As it’s Valentine’s Day, we’re looking at some of the more unusual love stories from our exhibition. The story of Christian Cavanagh is one of love, deception and adventure. And like all good love stories it contains plenty of drama, a disappearance, adultery and a female soldier masquerading as a man in order to find her husband.
The Dublin born lady grew up on a farm in Leixslip, Kildare. She took many names including Christian Davies, Kit Cavanaugh, Mother Ross and surnames – Welsh, Welch, Jones, and Davies. The romance began when Cavanagh met Richard Welsh whilst living with her aunt, who ran a public house in Dublin. Welsh was working for her aunt as a servant at the time. After her aunt’s death Cavanagh inherited the pub, and ran the pub as her own with Richard as a waiter. They married and had two children. In 1691 Cavanagh was pregnant with their third child when Richard went out on an errand never to return.
After several months of no contact, Cavanagh received a letter from him out of the blue, explaining that he had been forced into the Army and shipped across the sea. Although some recollections of the event have documented that Richard had gone drinking with a friend, ended up on board a ship and enlisted in the Army with no means of getting back home.
Either way Cavanagh went off in search of her husband, a journey that would last for the next 13 years. Cavanagh enlisted in the British Army under the name of Christopher Welch and began a life that saw her serving in the War of Spanish Succession, being detained as a prisoner of war in France, courting women including a Burgher’s daughter, fighting duels and being accused of fathering a child, and paying for child support as not to reveal her female identity.
Eventually she found her husband Richard Welsh at the regiment at the Battle of Blenheim, where she was serving as French guard to the prisoners. Welsh was then a private in the 1st Regiment of Foot. Having found her husband with another woman, she refused to go back to him, preferring to remain a dragoon in the Scots Greys.
In 1706 Cavanagh, now known as Christopher Welsh and pretending to by her husband’s brother, was wounded at the Battle of Ramillies, and she could contain her secret no longer. Word of the discovery quickly spread among the camp, and while her bravery and skill on the battlefield were not in doubt, she was not to fight as a soldier again. Cavanagh was allowed remain with the army of as a wife to Welsh and sulter to the regiment.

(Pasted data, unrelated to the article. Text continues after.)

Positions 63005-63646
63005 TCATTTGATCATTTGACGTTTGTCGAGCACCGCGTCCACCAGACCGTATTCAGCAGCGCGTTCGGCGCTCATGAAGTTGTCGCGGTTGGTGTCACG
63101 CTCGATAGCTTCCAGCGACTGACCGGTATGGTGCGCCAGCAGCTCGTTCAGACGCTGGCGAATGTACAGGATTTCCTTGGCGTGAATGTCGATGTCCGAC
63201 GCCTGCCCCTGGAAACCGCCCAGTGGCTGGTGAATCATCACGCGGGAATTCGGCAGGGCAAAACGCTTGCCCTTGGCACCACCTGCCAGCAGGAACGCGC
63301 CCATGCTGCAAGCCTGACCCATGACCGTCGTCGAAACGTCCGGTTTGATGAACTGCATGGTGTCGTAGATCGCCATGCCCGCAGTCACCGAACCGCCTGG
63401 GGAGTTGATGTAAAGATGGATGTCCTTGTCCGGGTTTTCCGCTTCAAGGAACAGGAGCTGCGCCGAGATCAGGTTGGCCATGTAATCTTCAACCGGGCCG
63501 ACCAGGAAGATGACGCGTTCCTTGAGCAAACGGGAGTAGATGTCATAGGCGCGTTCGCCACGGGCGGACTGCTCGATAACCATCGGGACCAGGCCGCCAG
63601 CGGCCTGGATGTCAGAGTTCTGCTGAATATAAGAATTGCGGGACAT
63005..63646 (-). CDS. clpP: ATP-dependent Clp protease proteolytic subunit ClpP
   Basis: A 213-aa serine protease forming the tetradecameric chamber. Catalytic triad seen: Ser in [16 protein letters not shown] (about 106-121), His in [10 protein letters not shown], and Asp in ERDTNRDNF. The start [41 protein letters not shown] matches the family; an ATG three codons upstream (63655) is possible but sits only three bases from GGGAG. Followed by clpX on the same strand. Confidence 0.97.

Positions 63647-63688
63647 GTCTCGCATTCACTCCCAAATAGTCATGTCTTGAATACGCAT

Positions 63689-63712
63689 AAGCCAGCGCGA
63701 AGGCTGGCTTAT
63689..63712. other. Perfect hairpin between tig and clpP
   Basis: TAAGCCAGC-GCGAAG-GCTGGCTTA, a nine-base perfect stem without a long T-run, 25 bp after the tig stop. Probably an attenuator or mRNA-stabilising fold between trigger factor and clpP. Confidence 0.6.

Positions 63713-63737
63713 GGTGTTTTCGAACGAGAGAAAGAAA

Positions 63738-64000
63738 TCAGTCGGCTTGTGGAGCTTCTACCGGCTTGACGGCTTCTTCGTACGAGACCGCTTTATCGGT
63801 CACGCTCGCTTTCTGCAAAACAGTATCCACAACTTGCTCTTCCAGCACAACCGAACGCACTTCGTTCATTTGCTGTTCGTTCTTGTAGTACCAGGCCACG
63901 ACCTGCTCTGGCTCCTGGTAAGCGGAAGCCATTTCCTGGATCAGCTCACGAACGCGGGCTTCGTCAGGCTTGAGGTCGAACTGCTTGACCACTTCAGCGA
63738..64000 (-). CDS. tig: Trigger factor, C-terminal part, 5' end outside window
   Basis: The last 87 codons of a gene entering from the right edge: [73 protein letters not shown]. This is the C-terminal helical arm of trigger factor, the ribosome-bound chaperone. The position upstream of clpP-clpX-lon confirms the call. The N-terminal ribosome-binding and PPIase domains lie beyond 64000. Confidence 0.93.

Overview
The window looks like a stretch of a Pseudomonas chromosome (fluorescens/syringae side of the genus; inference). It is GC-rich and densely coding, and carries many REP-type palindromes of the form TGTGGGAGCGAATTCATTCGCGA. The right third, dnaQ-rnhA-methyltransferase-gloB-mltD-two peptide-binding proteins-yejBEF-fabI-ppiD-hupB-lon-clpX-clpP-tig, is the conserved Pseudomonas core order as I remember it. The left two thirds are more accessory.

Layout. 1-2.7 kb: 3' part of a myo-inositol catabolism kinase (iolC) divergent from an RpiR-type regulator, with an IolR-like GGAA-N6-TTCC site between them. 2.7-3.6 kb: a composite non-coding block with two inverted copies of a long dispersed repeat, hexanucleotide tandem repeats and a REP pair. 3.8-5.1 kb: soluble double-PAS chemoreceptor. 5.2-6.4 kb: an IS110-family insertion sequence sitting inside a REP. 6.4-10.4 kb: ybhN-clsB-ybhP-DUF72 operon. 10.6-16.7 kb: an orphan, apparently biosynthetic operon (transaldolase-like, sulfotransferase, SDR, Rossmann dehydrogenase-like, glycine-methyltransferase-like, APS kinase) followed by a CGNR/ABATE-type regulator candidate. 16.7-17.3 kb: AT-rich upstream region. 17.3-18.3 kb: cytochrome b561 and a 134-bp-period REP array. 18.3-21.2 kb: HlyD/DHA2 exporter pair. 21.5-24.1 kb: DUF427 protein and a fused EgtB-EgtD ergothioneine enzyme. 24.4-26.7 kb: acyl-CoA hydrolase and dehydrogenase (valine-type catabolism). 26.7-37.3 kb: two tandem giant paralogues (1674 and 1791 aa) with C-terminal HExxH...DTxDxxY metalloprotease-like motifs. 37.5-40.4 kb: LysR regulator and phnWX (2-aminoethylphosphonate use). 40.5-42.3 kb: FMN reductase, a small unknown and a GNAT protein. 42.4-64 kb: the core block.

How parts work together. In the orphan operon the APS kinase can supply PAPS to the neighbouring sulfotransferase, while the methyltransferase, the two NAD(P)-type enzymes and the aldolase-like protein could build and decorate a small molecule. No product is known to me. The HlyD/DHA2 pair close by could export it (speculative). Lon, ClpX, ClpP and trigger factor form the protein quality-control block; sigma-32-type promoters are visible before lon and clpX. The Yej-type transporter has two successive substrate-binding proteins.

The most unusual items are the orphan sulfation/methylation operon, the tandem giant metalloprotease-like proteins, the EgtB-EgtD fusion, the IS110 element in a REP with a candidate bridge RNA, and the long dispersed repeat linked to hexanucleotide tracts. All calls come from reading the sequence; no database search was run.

Although accounts list her as being a faithful wife, her husband’s reputation is the opposite. Even after being reunited with his wife, Richard Welsh continued to see other women. When Cavanagh discovered one of his mistresses was still following the regiment, Cavanagh attacked the woman, cutting off her nose. At the Battle of Malplaquet, where Welsh died, Cavanagh turned over as many as two hundred bodies before finding him so that she could bury him.
Cavanagh married twice more after the death of Welsh, both to soldiers. Cavanagh returned to England in 1712 after the War of Spanish Succession. Her extraordinary story meant she presented at court to Queen Anne, and was granted a bounty of £50 and a shilling a day for life as a pension.
Settled life didn’t suit Cavanagh, now known as Mrs Davies, and her third husband, spent their lifes criss-crossing between Ireland and England working a variety of jobs. Eventually she was admitted to the Royal Hospital Chelsea as a pensioner. She was buried, at her request, with full military honours.
Cavanagh’s story is part of our Conflict gallery at our museum, one of 20 interactive galleries that bring the stories of Irish emigration to life. Find out why people left, see how they influenced the world they found, and experience the connection between their descendants and Ireland today. Open daily in The chq Building from 10am, last entry 5pm.